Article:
Abstract and Keywords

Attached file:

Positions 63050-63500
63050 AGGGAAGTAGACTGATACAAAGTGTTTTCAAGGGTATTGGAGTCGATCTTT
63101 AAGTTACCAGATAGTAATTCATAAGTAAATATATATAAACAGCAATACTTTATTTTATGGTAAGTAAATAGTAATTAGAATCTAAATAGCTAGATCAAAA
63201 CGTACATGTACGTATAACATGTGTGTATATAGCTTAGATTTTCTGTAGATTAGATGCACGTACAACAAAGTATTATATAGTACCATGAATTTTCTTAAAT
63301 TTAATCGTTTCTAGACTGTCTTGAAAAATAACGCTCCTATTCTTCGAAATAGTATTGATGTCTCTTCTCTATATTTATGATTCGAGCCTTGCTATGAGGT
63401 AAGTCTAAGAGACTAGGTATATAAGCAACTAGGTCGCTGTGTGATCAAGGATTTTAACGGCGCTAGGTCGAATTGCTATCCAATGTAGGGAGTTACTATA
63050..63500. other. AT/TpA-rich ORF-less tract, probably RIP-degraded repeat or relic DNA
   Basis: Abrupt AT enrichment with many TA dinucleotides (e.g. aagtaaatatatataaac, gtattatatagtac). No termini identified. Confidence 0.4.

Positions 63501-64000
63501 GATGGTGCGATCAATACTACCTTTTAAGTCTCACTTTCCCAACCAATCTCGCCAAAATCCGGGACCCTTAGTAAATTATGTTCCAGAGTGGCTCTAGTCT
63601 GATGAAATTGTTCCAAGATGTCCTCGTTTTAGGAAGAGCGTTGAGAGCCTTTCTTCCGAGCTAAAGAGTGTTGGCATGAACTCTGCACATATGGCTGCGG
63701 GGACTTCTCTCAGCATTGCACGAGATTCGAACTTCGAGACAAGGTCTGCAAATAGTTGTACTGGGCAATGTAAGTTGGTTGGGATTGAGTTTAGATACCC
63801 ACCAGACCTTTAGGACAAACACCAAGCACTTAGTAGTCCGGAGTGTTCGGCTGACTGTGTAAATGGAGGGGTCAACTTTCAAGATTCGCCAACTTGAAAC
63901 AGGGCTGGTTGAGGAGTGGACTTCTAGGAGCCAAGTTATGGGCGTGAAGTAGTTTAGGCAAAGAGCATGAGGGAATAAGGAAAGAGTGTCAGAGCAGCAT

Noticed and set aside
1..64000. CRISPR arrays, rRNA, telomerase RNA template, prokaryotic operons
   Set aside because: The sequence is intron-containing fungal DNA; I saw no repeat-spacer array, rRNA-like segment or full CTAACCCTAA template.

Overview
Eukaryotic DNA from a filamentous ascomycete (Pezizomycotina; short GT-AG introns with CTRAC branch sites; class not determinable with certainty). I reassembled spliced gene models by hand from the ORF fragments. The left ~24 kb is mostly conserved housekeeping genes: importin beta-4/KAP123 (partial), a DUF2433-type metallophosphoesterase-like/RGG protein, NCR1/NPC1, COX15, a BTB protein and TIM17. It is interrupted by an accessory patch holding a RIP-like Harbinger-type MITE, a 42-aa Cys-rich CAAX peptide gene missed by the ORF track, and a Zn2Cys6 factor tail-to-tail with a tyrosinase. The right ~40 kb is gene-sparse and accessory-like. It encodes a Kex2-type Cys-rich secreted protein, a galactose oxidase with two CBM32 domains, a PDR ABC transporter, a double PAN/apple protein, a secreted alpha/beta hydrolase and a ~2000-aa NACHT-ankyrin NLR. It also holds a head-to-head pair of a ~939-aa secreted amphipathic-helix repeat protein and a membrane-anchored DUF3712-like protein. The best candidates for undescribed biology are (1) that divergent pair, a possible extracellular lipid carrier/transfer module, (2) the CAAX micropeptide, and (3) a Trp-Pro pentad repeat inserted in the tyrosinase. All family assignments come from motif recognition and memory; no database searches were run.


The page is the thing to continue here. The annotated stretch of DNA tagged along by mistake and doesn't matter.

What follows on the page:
At the turn of the century, the University of Louisville’s Malcolm X Debate Program, a mostly Black student group, founded a small grassroots movement in competitive college debate. Louisville battled a resistant majority white academic community for years. During their winning 2003–2004 season, the team transformed into what became commonly referred to as the Louisville Project. The development of an acclaimed Louisville Method of Debate would have significant reverberations through both the college and high school debate communities more than fifteen years later. By not avoiding but rather pointing to Blackness, Louisville’s argumentative and performative attacks on traditional debate practice force the community to turn its analytical tools on the racialization of debate itself. White discomfort in policy debate, in reaction to Louisville’s strategy and performance, has run the gamut of denial, anger, frustration, sympathy, engagement, and rejection. Troubling the assumption of neutrality, Louisville’s performance and argumentation highlight the hypocrisy of traditional debate performance, its relationship to anti-Blackness, and the normative performance of whiteness as the marker of achievement. The Louisville team delves into the neoliberal ordering of American democracy, making visible the hypocrisy of white liberalism and its attendant antagonism—subtle and overt—toward Blackness.
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